TOKYO — Cuban-born American hairstylist Oribe Canales is known to have 1,000 people on his salon’s waiting list. From the runway to the red carpet, anything he touches commands the spotlight.
Japanese consumer goods maker Kao hopes to attain a similar status in the cosmetics industry. In December, the company announced it will purchase the celebrity stylist’s namesake brand, Oribe Hair Care, for an estimated 50 billion yen ($441 million). For Kao, known for its conservative management style, it is the priciest foreign acquisition yet.
“It looks like a daring move,” a senior executive from a rival maker said, following Kao’s announcement. The decision surprised investors, too. During morning trading after the Dec. 21 announcement, Kao shares fell 1.4% as concerns grew over the possibility that the deal would be a financial burden.
Despite the worries, Kao is betting big on Oribe, hoping the brand can jump-start its struggling cosmetics business.
Founded by Canales in 2008, Oribe Hair Care sells high-end hair care products primarily to beauty salons. Pricey items — around $40 to $90 for a bottle of shampoo — are popular among wealthy American consumers. But despite the brand’s reputation as the “Rolls Royce” of hair care, its most recent sales figure, estimated at around $100 million annually, is less than promising.
Meanwhile, Kao is performing solidly overall, thanks largely to strong sales of its mainstay products, such as disposable diapers and detergents. The Japanese maker expects to log a record profit of 200 billion yen or so in operating profit for the year through December. Kao shares are trading at around their all-time high.
In contrast, the maker’s beauty care segment, including skin care and other cosmetics, is a drag on performance. For the first half of 2017, the beauty business logged 4.1 billion yen in losses, with an operating margin ratio at 8.1%, well below the entire business’ 12.2%. Kao’s overseas hair care business is also slumping.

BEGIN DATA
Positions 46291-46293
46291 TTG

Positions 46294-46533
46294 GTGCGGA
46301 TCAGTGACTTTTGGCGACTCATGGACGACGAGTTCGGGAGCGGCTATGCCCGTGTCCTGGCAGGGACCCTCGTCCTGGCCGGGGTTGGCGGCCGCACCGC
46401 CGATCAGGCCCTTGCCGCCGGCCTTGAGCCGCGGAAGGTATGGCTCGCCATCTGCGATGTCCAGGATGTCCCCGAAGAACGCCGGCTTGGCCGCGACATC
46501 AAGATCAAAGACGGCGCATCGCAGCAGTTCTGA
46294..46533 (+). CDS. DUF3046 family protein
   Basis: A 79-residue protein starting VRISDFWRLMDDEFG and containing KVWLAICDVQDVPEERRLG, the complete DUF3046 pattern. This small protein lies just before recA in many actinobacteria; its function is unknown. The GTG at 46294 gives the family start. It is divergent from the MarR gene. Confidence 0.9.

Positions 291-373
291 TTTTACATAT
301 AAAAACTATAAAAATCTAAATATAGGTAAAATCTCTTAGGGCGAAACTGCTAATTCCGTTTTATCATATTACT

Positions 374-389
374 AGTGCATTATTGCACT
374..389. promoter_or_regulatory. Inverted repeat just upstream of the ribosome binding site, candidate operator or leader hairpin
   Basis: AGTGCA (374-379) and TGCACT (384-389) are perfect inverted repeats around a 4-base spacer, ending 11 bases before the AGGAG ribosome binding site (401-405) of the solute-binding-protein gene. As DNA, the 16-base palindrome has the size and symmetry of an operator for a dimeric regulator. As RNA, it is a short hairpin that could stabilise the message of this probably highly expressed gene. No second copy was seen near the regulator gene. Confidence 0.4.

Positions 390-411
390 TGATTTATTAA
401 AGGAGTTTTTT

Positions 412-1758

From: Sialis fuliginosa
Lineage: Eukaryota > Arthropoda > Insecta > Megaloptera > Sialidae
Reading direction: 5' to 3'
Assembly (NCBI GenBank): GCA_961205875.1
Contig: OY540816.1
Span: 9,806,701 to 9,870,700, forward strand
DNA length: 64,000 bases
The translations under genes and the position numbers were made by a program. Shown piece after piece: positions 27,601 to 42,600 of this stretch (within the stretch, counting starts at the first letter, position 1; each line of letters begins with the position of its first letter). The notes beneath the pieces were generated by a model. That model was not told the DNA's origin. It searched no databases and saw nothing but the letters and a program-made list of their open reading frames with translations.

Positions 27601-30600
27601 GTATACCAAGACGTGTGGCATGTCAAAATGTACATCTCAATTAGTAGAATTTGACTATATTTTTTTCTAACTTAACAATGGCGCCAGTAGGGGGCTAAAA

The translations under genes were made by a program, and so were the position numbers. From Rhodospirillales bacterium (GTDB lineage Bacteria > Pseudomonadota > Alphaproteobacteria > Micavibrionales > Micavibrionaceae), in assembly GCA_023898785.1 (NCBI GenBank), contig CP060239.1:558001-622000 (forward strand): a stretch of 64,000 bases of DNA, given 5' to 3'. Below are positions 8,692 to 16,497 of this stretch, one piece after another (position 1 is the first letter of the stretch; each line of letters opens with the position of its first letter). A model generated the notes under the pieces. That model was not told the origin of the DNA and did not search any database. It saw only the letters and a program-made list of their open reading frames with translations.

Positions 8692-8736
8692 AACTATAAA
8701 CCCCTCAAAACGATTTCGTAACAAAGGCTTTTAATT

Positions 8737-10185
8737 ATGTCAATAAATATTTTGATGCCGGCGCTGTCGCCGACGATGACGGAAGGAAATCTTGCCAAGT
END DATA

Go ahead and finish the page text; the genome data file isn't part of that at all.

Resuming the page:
Missing the boat
Generally, the cosmetics market is booming in Japan, with Shiseido and Kose posting record profits as they leverage the popularity of their luxury brands.
“Our business has not fully caught up with changing consumer preferences,” said Kao President and CEO Michitaka Sawada during a media briefing in August. Sawada also said the business was analyzing financial reports of rivals for the past 10 years, trying to identify differences with Kao.
Kao has been successfully growing its low- and mid-tier global brands of detergents and other consumer goods, but is lagging in cosmetics. To shore up this side of its business, Kao began aggressively buying foreign brands from 2000 and later, and acquired struggling domestic rival Kanebo Cosmetics in 2006.
Since then, Kao has avoided large acquistions in the consumer goods sector, in part to focus on putting the Kanebo brand on track. But the expected synergy that Kanebo was supposed to bring has not materialized.
Kao wants to raise its operating margin ratio to higher than 17% by 2030, from about 11% in 2015. Sawada is aiming to place Kao among the top three global consumer goods brands, after American giant Procter & Gamble and Anglo-Dutch conglomerate Unilever, both of which have market capitalization seven times and five times larger than Kao, respectively. The ambitious goals would not be realized without growth in its beauty care business.